Book Review: 'The Girl with the Dragon Tattoo'

The Girl with the Dragon TattooThe Girl with the Dragon Tattoo by Stieg Larsson

Steig Larson's The Girl with the Dragon Tattoo, like J.K. Rowling's Harry Potter series, never intrigued me enough to commit to reading the story. Fortunately, I never had to actually read the Harry Potter books because my nephew Alex was always willing and able to be my dynamic, interactive Cliff Notes while I watched the movies.

He could not help me out with Larson's adult novel, so I was on my own until came to babysit me with some very fine storytelling thanks to Simon Vance. Sixteen hours, 20 minutes, and 50 seconds later, I can say with satisfaction that I have experienced this story.

The Girl with the Dragon Tattoo--Lisbeth Salander--is my hero because she mashes her heel into the feet of mean and miserable giants in their handmade leather shoes and custom tailored suits and brings them to their knees, exposing them for what they are and quite severely—however justly--punishing them for it.  I felt exhilarated when Swedish Goth Girl prevailed.

Salander is a hacker who works for and with Mikael Blomkvist, a financial journalist recently burned professionally after publishing an expose of a corrupt industrial don, who is trying to solve the mystery of a young girl's disappearance almost 40 years before this story opens. Together, Blomkvist and Salander’s passion for the truth and their basic human decency combine with their investigative skills to take them down some pretty dark roads and into the corrupt heart of a depraved man who enjoys hurting women because, as he says, it's easy.

Martin Venger captures, torments, and destroys women because he can and because he gets off on the feeling of godlike power over another human being. Even being caught thrills him. He enjoys having his talent recognized.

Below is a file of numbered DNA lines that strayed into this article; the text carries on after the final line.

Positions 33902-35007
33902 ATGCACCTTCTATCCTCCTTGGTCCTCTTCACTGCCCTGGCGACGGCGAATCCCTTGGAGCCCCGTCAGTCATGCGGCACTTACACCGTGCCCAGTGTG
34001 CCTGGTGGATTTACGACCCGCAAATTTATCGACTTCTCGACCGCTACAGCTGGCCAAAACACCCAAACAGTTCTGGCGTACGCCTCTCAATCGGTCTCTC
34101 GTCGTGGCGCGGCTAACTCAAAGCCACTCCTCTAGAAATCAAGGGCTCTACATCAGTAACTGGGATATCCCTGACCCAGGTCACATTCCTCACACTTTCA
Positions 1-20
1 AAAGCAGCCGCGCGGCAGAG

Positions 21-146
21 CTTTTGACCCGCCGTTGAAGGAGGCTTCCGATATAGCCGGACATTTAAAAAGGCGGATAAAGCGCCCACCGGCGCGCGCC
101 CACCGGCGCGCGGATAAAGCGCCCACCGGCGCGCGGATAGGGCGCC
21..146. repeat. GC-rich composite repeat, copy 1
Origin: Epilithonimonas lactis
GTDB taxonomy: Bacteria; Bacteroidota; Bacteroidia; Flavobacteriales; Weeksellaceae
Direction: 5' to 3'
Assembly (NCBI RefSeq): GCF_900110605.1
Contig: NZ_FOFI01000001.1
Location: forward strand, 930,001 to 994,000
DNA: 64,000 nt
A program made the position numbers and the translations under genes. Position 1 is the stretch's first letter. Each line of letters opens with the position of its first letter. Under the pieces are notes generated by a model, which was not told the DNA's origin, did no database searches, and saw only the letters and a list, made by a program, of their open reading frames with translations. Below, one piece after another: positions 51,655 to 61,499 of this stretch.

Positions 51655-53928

The passion for cruelty that drives Martin Venger is as unspeakable as it is ordinary. There are Martin Vengers the world over who toy with others’ desire to be accepted and loved, who derive a strange pleasure from inflicting pain in others.  Those people who understand our basic human needs but turn them against us for their own amusement and aggrandizement are both despicable and ordinary.  It's a dreadful fact.

There are also many Blomkvists and Salanders who hate cruelty, fight back, win, and carry on. We call it living. These are the characters who kept me listening. How will it end?

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  1. not my kind of story but sounds compelling...

  2. I loved this book and film..sandy

  3. I love the books. Great backstory on the books also.

    We haven't see the movie yet, but plan to do so.

  4. I never read the book, but my husband and I have seen the newest movie and the older foreign one. We were liked them and enjoyed comparing them. Now, though, I probably won't read the book.
    But what a well-written review you have rendered here.

  5. Anonymous5:53 PM

    Finished his thres books in ten days. Liked them incredible much. Sad that he died as future works surely would have been great. Please have a good weekend ahead.

    daily athens photo

  6. I've seen trailers for the movie; I have a feeling the book may be more to my liking. Thanks for the review.

  7. I hate torture movies and books. I think people don't have to learn about such things.
    Nothing nice or entertaining about hearing how a person is made to suffer..

  8. I have read all three and didn't like any of them. I read them so I could see what the fuss was about. I always wonder about an author who is able to so realistically horrify me with misogyny and violence. The first Swedish movie was as twisted as the book; the 2nd and 3rd were poor. I find I had no need to read these books for my social education. I never have figured out why they are so popular or what their redeeming value is.

  9. I have the book...just haven't taken the time to read it.
    Thanks for the review.

  10. I haven't seen the film but I LOVED all three books in this series.

  11. I loved this series too. I want to see the movie when it comes out on dvd.

  12. For Lisa and all the others who haven't seen the movie: the Swedish one is free to view everywhere (Netflix, Amazon Prime). Well, not free. Free if you join.


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